An ancient dry inland sea, Flook Lake with its dusty alkali soil looks like another planet. The lake is sited at the eastern boundary of the Hart Mountain National Antelope Refuge. Covered with sagebrushes and wild flowers, the alkaline playa is popular among rock collectors. Agate, jasper, black obsidian, and sometimes fire opal are found on the lakebed. The minerals aren't very large but the quality is good and naturally polished by weather. During our trip we have found brown- and blue-toned agates, shiny black obsidian, and jasper. Jasper tends to be brown, red and green.
Rock collectors are limited a surface hunt and seven pounds per person per day. Digging with any tools is prohibited. Artifacts more than 25 years old are protected by federal and state law. Removing arrowheads or flakes, rock arts, ancient or historical artifacts is illegal.
The road runs 1.5 miles throughout the lake flat. During wet weather, the road is getting muddy and may become inaccessible. Always check up-to-date regulations and current weather conditions.
Do not drive off the road to avoid a damage of fragile soil structure and native vegetation.
Besides rock hounding, the Hart Mountain National Antelope Refuge offers a lot of things to see and do.
The Hart Mountain National Antelope Refuge was established as an animal refuge. Wildlife observation including pronghorn antelope, California bighorn sheep, sage-grouse, and other animals is the most popular activity for refuge visitors.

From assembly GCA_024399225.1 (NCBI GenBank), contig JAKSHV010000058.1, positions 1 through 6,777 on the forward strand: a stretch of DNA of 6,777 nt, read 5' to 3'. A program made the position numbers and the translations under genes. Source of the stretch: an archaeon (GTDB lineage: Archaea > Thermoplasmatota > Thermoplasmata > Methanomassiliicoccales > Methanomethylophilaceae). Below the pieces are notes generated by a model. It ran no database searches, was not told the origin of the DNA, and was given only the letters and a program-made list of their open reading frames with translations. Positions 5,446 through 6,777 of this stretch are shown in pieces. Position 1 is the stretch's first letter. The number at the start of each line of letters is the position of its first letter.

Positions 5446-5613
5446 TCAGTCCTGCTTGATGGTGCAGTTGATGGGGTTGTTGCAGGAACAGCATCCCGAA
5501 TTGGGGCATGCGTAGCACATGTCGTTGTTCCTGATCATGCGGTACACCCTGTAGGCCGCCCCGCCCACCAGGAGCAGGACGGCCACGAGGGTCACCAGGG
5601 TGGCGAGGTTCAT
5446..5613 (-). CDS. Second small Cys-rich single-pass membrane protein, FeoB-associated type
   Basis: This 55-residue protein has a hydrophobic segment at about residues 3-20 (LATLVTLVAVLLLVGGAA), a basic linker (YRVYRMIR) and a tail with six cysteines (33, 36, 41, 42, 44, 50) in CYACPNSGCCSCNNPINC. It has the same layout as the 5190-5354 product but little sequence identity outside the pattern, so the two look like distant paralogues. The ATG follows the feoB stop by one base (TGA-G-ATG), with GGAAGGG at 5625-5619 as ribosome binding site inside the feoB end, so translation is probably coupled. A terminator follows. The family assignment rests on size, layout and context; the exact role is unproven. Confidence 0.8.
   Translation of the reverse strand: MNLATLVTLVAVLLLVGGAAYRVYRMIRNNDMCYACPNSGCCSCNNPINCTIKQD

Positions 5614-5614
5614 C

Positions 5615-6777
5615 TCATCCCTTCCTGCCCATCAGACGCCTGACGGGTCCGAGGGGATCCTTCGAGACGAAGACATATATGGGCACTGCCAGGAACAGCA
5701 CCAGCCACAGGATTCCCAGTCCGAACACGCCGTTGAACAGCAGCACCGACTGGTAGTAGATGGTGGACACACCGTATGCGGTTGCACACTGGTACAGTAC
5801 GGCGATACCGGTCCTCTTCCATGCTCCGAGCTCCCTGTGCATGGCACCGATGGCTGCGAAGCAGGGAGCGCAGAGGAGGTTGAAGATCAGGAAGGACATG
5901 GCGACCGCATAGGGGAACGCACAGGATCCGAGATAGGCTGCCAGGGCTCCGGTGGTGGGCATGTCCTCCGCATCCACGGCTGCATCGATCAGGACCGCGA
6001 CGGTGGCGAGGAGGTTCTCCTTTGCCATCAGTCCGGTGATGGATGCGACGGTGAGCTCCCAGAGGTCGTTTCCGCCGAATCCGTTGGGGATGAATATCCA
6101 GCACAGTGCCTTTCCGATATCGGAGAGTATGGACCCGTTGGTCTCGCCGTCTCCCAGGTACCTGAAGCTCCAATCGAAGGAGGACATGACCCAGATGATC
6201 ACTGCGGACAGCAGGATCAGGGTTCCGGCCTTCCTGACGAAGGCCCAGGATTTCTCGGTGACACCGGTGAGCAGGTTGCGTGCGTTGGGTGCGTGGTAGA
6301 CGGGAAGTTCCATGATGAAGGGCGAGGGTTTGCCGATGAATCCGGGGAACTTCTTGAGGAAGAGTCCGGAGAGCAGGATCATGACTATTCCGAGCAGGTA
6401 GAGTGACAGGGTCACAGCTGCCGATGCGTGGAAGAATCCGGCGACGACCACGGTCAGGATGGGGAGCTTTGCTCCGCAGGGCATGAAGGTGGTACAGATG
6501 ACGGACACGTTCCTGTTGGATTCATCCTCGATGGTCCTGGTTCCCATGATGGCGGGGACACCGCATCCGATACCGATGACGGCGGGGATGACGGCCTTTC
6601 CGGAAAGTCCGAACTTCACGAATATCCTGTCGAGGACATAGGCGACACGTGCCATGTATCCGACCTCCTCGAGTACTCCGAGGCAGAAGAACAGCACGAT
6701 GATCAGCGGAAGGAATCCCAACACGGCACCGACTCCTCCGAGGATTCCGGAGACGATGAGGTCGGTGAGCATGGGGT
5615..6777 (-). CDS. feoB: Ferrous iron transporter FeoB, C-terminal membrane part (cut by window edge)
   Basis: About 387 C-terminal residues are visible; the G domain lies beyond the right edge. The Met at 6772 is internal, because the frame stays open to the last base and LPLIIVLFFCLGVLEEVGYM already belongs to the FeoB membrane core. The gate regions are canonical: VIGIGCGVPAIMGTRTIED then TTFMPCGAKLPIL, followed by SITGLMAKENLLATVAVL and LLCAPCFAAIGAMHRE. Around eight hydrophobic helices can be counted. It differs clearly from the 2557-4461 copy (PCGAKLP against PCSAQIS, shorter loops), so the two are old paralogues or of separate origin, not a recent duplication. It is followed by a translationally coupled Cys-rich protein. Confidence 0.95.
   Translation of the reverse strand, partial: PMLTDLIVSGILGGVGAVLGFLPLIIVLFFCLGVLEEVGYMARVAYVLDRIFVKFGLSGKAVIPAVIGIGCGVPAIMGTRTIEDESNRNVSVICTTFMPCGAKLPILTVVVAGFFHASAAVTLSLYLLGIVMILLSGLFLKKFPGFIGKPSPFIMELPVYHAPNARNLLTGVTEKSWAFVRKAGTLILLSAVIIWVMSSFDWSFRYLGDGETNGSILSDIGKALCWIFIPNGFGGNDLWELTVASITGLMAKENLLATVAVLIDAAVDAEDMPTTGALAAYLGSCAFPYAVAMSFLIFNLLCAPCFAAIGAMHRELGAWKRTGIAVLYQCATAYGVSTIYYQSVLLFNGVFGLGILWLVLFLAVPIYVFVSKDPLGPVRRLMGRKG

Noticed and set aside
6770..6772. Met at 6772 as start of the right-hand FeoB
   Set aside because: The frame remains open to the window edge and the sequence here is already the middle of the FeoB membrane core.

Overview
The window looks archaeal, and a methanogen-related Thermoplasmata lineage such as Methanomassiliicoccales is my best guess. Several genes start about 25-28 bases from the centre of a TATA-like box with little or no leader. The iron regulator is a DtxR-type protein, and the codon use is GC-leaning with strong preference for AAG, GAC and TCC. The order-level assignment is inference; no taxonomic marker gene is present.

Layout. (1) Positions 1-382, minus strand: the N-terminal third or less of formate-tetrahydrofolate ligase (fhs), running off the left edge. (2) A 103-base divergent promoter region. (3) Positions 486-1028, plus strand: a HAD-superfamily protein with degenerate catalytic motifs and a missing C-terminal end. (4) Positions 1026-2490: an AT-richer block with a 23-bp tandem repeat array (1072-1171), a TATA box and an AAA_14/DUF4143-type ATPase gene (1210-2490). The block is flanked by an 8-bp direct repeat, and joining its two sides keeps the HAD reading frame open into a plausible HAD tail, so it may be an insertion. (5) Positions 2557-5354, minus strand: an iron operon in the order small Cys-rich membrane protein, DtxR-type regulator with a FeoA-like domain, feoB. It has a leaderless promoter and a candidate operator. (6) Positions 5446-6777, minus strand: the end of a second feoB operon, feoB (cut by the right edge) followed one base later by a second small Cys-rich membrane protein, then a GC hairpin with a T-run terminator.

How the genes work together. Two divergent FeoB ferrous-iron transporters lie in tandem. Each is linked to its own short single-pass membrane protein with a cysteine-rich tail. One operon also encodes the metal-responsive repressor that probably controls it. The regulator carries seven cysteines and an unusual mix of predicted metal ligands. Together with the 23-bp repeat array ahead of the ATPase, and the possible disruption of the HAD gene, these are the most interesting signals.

A 0.6-mile trail-less route on Flook Lake leads west to Petroglyph Canyon. Google Earth satellite map shows an image that looks like a gigantic petroglyph, approximately 0.7 miles wide by 1-mile long. Also, you will find rock arts at Antelope Springs.
Another significant site with 65 petroglyph panels is located near Petroglyph Lake. Hike 1.6 miles from trailhead that is starts fro Hart Mountain road.
Hart Mountain National Antelope Refuge is also well-known as a hot springs oasis at the high elevation of 6,000 feet. Hart Mountain or Antelope Hot Springs are are a collection of hot mineral springs offering excellent soaking opportunities year-round.
Flook Lake | General Description
Managed: US Fish & Wildlife Service
Location: Hart Mountain Antelope Refuge
Rocks & Minerals: Agate, Jasper, Obsidian, Fire Opal
Tools: Not allowed - surface collecting only
Activities: Camping, hiking, soaking, rockhounding, fishing, and wildlife observing
Accommodations: Campground sites
Distance from the parking: Short
Road access: Some roads are maintained; Seasonal road closure; Four-wheel drive vehicles with high clearance are recommended.
Day-use fees: None
Popularity: Low to moderate
Elevation: 4,957 ft (1,511 m)
Flook Lake is located:
71 miles northeast of Lakeview
116 miles southwest of Burns
312 miles southeast of Eugene
390 miles northeast of Portland.
From the north end of Plush,
- Turn east on Lake County Road 3-12 or Hart Mountain Road toward Hart Lake and Mountains
- Continue 23 miles to Refuge Headquarters (the road is mostly gravel)
- Turn slight left onto Frenchglen Road and continue 6.7 miles to Flook Lake Road
- Turn right onto a dirt Flook Lake Road and drive 1.3 miles to the edge of the Lake.
If the road is dry, you can drive 1.6 miles across the lakebed. During wet weather, the road is getting muddy and may become inaccessible.